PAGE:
Public acknowledgement – This is appropriate only when you have the donor’s permission.  Some common tools to accomplish this:  plaque or wall of recognition for society members, include members in the annual report and other publications, and include articles and testimonials in newsletters and magazines.

Anonymity:  It is important to keep your recognition society members confidential until they notify you that they are willing to be acknowledged.  The best time to capture this is in a donor response card or gift notification form.

Token of Appreciation – Many organizations offer small tokens of appreciation to members of their recognition society.  The most common examples are lapel pins, plaques, coffee mugs…  These are affordable and easy ways to keep the planned giver connected with your organization, window decals….

Marketing/Communications – Prepare wants to celebrate your recognition society and how your supporters can plan their gifts.  The options are many and rapidly expanding:  Brochures, your website, booklets, mailers, letters, social media. Don’t get overwhelmed.  Identify what will most appeal your supporters, and focus on that.  PEER Network has a wide variety of these resources that can be customized to your organization.  


Pre-Launch is when it all happens.  If executed properly, you will realize your most dramatic increase in membership during your pre-launch phase.  This may last up to 18 months.  Use this period to gather your founding members.  Gather as many founding members as possible, and after your official launch you should actually expect a lull.

Pre-Launch Recruiting:  Founding members will be those who are members at the future launch date.  Your goal is to get as many founding members as possible by your gala launch event.  The first you will wish to invite will be your organization’s leaders/governing board.  It is priceless to declare to potential donors that our board/Session members have already made planned gifts.  Next approach pillars and long-time supporters to be founding members.  Ask if you might list them as founding members and on invitations to invite others to join.  You might also solicit their inputs on how they would envision a successful planned giving program and even on naming the society. 

Hold informational sessions on planned giving to your organization.  Include literature and response cards on planning a gift and how to sign up for your recognition society.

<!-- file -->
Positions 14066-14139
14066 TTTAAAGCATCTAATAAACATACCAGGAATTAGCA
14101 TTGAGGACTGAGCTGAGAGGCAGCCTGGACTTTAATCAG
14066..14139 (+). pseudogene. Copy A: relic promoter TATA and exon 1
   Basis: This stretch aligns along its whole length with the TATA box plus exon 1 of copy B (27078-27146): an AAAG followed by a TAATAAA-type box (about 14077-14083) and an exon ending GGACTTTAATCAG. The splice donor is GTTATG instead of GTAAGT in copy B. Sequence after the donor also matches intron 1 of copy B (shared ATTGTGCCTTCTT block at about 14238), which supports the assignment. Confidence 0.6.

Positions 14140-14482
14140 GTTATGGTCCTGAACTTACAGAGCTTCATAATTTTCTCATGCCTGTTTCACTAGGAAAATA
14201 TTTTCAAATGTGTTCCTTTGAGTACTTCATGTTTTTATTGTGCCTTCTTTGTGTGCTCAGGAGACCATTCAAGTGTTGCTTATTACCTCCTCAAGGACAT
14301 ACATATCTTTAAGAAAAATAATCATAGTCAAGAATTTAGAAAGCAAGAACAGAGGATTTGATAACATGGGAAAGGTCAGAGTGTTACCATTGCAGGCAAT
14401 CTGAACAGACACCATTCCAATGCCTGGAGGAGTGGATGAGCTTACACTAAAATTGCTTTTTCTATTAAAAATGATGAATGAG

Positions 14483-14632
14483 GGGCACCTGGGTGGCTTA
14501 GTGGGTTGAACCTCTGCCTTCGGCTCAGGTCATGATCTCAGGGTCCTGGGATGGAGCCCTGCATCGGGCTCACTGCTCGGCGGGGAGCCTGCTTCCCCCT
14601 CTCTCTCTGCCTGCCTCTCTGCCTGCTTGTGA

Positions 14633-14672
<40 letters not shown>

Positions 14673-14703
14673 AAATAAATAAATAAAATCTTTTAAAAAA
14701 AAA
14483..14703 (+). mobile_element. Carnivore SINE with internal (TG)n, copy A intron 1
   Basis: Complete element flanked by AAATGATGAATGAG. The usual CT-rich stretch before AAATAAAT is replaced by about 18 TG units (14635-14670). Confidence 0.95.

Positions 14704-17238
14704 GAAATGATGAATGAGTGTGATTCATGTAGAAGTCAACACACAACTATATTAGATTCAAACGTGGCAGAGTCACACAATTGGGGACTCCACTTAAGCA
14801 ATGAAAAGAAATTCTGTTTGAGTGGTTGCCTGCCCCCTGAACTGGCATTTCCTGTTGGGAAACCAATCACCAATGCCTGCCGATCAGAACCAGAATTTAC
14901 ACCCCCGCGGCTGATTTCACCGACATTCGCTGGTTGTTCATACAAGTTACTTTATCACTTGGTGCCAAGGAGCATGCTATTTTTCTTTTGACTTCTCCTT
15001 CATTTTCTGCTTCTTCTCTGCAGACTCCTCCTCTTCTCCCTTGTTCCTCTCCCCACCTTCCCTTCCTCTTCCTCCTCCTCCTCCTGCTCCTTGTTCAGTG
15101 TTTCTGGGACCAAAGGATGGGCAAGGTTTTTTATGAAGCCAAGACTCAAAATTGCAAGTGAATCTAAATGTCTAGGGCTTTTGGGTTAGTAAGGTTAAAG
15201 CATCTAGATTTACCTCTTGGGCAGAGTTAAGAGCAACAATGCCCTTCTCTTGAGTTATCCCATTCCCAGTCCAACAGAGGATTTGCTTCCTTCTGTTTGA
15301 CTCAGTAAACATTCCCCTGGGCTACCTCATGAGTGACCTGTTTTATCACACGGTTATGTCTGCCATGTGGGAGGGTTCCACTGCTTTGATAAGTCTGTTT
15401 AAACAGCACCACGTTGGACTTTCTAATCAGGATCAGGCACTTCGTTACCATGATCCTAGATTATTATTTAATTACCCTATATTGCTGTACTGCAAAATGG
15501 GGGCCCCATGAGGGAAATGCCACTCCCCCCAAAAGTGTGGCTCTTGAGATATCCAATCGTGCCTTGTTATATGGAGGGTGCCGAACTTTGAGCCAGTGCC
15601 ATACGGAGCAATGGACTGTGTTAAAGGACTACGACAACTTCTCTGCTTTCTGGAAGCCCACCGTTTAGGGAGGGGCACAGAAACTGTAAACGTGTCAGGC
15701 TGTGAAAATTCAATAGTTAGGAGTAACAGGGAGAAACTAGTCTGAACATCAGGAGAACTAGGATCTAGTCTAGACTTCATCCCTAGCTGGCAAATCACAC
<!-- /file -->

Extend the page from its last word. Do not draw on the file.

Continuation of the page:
Hold an annual event for recognition society members and prospects, and provide society members with a lapel pin or sticker.  Have a donor tell their story of what the organization means to them.  Ask for a story (or read a letter) from someone who has benefited (preferably from someone whose life has been changed) from your organization’s mission.

Recognizing Members Regularly – Be sure to keep planned givers connected to you.  Thank them (as a group and as individuals if appropriate) in newsletters, on your website, during church services. 



All are invited to be a part of the Legacy Circle.  The Legacy Circle has been formed as an opportunity for the ___________ Church family to express gratitude for your love and deep care for future generations through your legacy gift.

While legacy gifts are often the most significant gift we make, anyone may become a Legacy Circle member - regardless of amount committed.  This fellowship is for those of any and all means who are excited about passing what we have been given to those who follow us. 

Please consider becoming a member through sharing your story and some basic details.  Why share?  Because your story and the gift details make your gift far more powerful and effective:

•      Your story is a part of the fabric of this church.  It is a gift to those who might never meet you who are enriched by knowing you, who have passed this ministry on to them.  It may also inspire them to also lift up future generations.

•      The _______ family wants to honor your legacy gift by treating it responsibly.  We know that you want your gift to make an impact.  We are better capable to live up to that when we have any advance information about your gift that helps us plan for it and to foresee common – and easily avoided - obstacles.  On average, legacy gifts that the church anticipates normally are put into action far more efficiently than unexpected gifts.